Outlet and light switch issues.?
Well, there are two light switches that don't work and two outlets.
Bedroom light switch was working fine but needed a replacement so I replaced it. I used a tester, "Volt Snooper" Non-Contact Voltage Detector, and it tells me that there is power at the bulb. I have replaced two bulbs but none of them is working. I also replaced the switches but still no differences.
Also bathroom light doesn't work either.
Bedroom and bathroom light should be connected and should also be linked to a GFCI outlet as well.
Bathroom has a GFCI and with the tester it seems like there is no power at all. The tester is non physical and it can tell at least if there is power coming from the wires, but there is no power coming at all to the outlet. Also another plug on the other side of the wall, seems to not have power at all.
I have toggled circuit breaker several times but there is no change in the outlet/switches condition.
I did some work around the house by putting some cover and completely removing some outlets. They were not grounded. I also put a few light fixtures but these work.
I have pressed GFCI Test/Reset multiple times but there are no changes. Even if GFCI needs replacement , why would the voltage sensor not detect any power coming to the outlet at all?
- junaidi71Lv 67 years agoFavorite Answer
Don't depend on those power testers, set them a side.
Your GFCI is divided into two parts, first is the Input, then the Output, you will need to make sure that the input is getting both the cold and hot wires working, if not then check your breakers and check the neutral connection or neutral wire for loose. Now if the GFCI Input is getting power then check the Output, if there is no power at the Output then your GFCI is bad and it is not allowing power to draw to your lights and receptacles.
GFCI will disable power on a section of your home if it is interrupted or if it is bad.
- Comp-ElectLv 77 years ago
First of all:
Non contact home use voltage testeers often give false readings - show power when there is no power if there is a power source near the line you are testing.
In the bedroom, when you replaced the switch, you likely did not connect it properly
when you removed some outlets, one or more of them may have been in the circuit(s) that supply the circuits that test - no power.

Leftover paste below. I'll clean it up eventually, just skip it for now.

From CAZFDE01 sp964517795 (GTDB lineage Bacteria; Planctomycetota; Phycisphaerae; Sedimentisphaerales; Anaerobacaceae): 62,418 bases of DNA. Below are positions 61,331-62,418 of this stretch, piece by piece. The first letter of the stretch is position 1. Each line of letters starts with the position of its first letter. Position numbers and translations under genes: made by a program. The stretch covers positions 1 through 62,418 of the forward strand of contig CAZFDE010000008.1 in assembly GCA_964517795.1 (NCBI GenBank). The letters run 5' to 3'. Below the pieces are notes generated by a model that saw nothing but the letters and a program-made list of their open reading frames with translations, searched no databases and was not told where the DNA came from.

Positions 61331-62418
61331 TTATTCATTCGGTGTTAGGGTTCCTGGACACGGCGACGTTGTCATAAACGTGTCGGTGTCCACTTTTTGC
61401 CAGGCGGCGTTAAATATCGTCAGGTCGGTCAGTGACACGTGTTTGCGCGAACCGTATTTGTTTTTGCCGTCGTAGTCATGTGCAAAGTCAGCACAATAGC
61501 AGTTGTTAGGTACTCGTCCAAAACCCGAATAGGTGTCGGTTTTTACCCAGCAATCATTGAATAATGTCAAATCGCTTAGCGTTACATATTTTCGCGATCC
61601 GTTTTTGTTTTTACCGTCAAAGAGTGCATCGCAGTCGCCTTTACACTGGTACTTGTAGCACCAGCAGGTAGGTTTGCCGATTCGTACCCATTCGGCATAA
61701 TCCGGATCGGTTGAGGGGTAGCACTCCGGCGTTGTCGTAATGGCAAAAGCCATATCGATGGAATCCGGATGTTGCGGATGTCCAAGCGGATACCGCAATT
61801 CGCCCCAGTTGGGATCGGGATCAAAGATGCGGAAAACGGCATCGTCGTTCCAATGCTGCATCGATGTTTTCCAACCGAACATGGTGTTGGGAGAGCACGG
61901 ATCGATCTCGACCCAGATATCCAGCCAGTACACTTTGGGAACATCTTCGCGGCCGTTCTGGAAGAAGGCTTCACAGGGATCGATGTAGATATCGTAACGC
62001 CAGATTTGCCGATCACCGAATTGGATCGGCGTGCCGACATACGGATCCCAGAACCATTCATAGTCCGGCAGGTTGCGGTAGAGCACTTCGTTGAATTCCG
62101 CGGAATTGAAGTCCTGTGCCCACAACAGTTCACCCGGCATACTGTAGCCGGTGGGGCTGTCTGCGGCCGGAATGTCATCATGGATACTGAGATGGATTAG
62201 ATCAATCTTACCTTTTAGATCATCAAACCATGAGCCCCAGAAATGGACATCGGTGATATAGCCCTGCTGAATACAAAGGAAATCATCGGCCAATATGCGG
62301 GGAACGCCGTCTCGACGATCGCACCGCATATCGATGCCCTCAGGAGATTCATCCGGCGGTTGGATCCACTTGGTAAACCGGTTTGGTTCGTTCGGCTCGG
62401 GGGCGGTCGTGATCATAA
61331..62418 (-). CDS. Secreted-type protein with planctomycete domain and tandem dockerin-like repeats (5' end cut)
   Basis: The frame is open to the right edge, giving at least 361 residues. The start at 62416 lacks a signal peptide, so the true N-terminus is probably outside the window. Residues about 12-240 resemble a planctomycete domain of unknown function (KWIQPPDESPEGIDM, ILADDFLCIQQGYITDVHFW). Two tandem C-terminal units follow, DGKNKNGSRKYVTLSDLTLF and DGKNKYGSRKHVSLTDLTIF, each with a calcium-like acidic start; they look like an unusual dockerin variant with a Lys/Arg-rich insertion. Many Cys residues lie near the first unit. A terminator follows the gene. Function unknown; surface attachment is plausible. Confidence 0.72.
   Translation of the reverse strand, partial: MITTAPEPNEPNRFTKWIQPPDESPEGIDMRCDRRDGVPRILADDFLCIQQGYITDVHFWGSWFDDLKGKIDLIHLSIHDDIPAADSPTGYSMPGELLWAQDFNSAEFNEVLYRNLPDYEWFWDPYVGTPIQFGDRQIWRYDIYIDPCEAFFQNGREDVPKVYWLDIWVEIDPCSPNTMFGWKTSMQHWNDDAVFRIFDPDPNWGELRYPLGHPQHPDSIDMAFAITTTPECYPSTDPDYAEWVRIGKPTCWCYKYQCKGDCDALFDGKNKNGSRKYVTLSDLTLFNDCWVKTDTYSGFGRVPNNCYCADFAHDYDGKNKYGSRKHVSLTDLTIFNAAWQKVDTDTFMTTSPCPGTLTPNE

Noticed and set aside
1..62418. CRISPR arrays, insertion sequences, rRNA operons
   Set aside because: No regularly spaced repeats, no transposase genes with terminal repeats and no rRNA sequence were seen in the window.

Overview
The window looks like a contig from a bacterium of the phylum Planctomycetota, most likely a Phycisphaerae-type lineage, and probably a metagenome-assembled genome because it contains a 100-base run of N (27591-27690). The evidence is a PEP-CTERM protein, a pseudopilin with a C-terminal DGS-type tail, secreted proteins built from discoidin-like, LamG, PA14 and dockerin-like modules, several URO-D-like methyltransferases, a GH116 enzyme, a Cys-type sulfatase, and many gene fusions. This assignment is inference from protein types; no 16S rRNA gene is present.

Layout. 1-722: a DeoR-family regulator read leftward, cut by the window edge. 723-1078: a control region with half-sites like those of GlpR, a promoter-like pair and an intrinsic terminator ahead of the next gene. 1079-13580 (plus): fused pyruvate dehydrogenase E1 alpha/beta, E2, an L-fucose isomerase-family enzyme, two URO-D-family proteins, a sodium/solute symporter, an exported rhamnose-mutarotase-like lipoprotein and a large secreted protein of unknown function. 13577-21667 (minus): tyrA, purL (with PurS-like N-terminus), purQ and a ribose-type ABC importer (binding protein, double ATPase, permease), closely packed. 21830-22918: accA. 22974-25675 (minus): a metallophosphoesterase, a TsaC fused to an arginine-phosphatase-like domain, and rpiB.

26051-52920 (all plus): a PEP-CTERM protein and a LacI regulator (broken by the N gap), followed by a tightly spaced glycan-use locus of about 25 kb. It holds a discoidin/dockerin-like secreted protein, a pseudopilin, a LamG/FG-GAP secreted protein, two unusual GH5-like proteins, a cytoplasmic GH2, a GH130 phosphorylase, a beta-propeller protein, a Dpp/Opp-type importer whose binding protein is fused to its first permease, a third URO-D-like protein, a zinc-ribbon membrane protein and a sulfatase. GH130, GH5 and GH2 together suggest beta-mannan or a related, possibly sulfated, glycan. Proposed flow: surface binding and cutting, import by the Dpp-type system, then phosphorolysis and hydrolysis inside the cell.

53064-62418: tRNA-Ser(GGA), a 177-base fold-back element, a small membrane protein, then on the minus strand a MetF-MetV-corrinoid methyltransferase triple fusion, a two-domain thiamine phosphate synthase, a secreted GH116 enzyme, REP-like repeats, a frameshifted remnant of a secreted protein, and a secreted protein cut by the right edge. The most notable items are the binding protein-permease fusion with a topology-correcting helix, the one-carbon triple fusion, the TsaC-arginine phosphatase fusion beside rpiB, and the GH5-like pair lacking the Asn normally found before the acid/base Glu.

Hire a reputable electrician to check and correct the work you did,
Read the following:
1/ Look up local contractors first. work out from the closest to your location. If someone you trust has had work done
similar to yours, ask them about the contractor they used. If they were completely satisfied with their
contractor(s), ask for their telephone number.
2/ Select at least 5 your are interested
3/ Do a google/yahoo search on each of the contractors you are interested in; look for praises (check who is writing the praises to see if they have any connection to
the contractor <scam artists and coffident persons often work in groups> google/yahoo search the people giving the praise or references)
4/ When you are satisfied with at least 3 contractors per job, have them give you written estimates with details of work
to be done, terms, guarantee(s), cost of extras (how much do they charge if they find something not covered by the contract), paymant schedules if necessary and
whatever else you can think of to protect yourself.
5/ If the contractor tries to pressure you into signing the contract immediately with a high deposit (more than 15% - deposits over 10% normally are not paid untill material is delivered and left at your site) reject that contractor. Be careful, high pressure can be someone who sounds very convincing, but has
many reasons why you should sign on the dotted line NOW.
6/ It is always good to have another adult with you when a contractor inspects the work to be done.
7/ If you do not get at least 3 written estimates signed by the contractor - not you (do not sign yet) , go back to 1. repeat until you get written estimates signed by the contractor - not you (do not sign yet).
Read the estimates over with some who has some knowledge of the work that has to be done.
This may take longer than you thought; do not rush into it. Research, resaerch research, helps.
When you are ready choose by being informed.
Good LuckSource(s): 40 plus years certified electrician.
- 7 years ago
I would question the non-contact voltage indicitor as well as the breaker (probably the breaker). You have a lot of things going wrong which would lead me to believe it was a breaker. Take out another one of your same-size breakers and snap it in where the one is now that controls subject areas. That should tell you something.
- trini123Lv 47 years ago
the outlets may have gone bad and need replacing.